Bobby Wagner explains how Aaron Donald, Jalen Ramsey helped convince him to join Rams
Rams All-Pros Aaron Donald and Jalen Ramsey led the initial recruiting effort that eventually drew Bobby Wagner to sign with the team.
That was only one of the highlights that Wagner, who grew up in the Inland Empire, revealed during an introductory news conference Monday.
The six-time All-Pro with the Seattle Seahawks was drawn to the Rams by their creativity and winning culture:
“Obviously, you like the pass rush,” he said. “There’s just so much talent from top to bottom. I thought it would be a good place to be and being home and being on a great defense was something that was interesting to me.
If the Rams had a weakness in their Super Bowl run, it was their lapses in run defense. All-Pro inside linebacker Bobby Wagner will change that.
Donald and Ramsey reached out immediately after Wagner was released by the Seahawks:
“You watch it and admire it from afar,” he said. “You know [the Rams] are willing to do whatever they can to win. But I think too is you have guys like that, players like that, that are All-Pros in their own right reach, out to you and want to team up.”
He said Donald and Ramsey told him they admired his game:
“And if there was an opportunity to come to L.A., I should check it out,” he said. “And that’s what I did.”
The Rams added depth at linebacker by agreeing to deal with Bobby Wagner, a Pro Bowl player who always has been a nemesis to NFC West rivals during 10 seasons with the Seattle Seahawks.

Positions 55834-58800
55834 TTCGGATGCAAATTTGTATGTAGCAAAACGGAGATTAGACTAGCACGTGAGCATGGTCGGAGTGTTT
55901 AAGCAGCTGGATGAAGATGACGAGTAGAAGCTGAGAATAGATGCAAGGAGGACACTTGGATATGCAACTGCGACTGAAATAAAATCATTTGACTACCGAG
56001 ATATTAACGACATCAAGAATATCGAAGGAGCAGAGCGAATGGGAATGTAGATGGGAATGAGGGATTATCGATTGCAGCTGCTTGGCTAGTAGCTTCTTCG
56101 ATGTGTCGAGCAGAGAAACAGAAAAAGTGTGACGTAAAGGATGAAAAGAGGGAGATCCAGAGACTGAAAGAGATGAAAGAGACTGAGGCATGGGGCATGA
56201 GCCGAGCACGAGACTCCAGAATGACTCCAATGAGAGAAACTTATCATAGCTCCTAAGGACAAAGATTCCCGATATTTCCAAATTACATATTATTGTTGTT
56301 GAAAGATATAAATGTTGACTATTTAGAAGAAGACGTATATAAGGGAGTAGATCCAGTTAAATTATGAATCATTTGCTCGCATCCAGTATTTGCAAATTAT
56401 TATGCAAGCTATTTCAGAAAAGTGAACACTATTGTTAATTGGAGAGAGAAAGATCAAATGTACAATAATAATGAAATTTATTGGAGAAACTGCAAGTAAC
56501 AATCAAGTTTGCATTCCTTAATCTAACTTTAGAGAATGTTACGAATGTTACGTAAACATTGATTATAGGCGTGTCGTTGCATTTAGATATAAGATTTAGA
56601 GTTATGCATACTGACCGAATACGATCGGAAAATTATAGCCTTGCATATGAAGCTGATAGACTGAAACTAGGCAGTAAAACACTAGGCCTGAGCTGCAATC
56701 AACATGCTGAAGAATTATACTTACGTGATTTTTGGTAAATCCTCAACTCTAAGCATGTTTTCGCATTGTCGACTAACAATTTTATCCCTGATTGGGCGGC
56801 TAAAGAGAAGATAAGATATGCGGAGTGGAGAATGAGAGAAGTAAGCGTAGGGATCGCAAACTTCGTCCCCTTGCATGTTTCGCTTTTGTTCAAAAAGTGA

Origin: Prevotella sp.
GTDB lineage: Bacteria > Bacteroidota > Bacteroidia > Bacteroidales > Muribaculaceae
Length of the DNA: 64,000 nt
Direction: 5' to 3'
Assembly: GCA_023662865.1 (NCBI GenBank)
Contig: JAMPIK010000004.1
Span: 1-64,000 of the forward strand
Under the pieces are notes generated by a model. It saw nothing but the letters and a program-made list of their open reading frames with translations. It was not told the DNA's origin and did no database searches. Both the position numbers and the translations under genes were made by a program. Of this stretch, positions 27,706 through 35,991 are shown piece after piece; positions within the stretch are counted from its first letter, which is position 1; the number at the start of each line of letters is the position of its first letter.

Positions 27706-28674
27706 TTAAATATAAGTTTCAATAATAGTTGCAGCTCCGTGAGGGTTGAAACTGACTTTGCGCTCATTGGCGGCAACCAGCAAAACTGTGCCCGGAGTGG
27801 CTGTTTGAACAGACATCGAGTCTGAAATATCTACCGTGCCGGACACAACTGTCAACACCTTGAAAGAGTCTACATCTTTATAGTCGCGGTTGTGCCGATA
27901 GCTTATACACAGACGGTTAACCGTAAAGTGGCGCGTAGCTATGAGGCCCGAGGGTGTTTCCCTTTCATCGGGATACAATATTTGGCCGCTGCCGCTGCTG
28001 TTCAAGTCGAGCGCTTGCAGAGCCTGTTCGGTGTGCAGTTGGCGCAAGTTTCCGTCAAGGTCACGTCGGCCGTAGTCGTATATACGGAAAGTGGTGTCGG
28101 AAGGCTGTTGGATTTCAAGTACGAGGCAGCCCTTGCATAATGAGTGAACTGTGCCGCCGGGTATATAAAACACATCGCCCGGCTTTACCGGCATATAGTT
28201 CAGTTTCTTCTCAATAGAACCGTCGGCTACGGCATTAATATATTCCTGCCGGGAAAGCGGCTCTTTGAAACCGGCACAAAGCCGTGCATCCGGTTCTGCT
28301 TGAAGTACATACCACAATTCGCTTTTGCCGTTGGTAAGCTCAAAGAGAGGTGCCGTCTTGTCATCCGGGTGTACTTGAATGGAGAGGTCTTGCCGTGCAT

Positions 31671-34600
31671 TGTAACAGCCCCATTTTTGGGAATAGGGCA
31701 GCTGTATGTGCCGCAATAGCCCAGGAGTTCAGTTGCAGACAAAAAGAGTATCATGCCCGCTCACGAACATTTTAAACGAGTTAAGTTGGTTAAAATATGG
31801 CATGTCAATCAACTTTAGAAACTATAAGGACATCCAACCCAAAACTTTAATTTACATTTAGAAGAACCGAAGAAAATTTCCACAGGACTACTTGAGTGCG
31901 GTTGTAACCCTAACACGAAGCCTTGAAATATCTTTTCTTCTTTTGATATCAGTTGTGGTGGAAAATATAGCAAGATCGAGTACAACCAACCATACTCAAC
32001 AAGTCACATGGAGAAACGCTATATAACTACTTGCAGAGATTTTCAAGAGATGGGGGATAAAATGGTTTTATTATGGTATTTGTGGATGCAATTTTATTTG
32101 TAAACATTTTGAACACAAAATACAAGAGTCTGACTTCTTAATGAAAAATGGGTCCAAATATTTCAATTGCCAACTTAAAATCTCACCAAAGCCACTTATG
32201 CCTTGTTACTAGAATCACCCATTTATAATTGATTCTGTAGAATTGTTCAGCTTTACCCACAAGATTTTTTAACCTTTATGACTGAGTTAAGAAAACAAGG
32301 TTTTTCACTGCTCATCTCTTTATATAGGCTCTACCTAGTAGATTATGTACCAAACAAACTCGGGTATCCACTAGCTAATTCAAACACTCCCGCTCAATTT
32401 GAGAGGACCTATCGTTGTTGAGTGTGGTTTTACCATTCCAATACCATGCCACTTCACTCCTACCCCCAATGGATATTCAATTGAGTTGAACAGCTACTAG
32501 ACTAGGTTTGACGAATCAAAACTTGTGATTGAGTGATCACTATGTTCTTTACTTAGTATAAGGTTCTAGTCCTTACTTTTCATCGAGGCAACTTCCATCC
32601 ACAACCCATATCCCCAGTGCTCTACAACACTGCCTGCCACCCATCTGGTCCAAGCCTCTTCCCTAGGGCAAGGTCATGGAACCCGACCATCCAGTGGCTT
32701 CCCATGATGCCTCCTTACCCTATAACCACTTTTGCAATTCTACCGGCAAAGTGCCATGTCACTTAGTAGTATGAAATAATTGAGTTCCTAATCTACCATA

Wagner, who serves as his own agent, thought he never would leave Seattle:
“But as soon as they let me go, you have to kind of separate the emotions of a player and an agent,” he said. “I could be frustrated as a player but at the end of the day I had a job to do to try to figure out where my next home was going to be. … The player kind of took it personally but the agent went to work. … It was definitely stressful because you been in a place for 10 years and there was this idea that you didn’t think you were going to leave.”
Wagner does not have “hate” in his heart for the Seahawks. He wanted to stay close to home and play in front of family. To be able to play against them twice a season was the “cherry on top”:
“I’ll make sure [the Seahawks] see me every time we play them,” he said, “so they’ll know where I’m at and I’ll make sure I tell them. It won’t be a quiet game for me.”
In regular-season overtime, the game still ends if team scores a touchdown on first possession, but in playoffs both teams now are assured possession.
On how he was unceremoniously released without a call from the Seahawks:
“After 10 years it could have been a simple conversation,” he said. “Even if they wanted to go in a different direction. ... I’ve shown the capability of handling tough conversations. We had tough conversations throughout my 10-year career there so it [would have been] easy to just pick up the phone and call.”
Wagner said his relationship with the Seahawks will be mended at some point. He said he had “no hatred” toward Seattle or the Seahawks and that he was treated well by coach Pete Carroll, general manager John Schneider and the organization. He texted them to let them know he did not appreciate the lack of communication at the end. But that would not be a source of motivation. However, he also added …
“That game in Seattle will definitely be interesting for sure.”
Go beyond the scoreboard
Get the latest on L.A.'s teams in the daily Sports Report newsletter.
You may occasionally receive promotional content from the Los Angeles Times.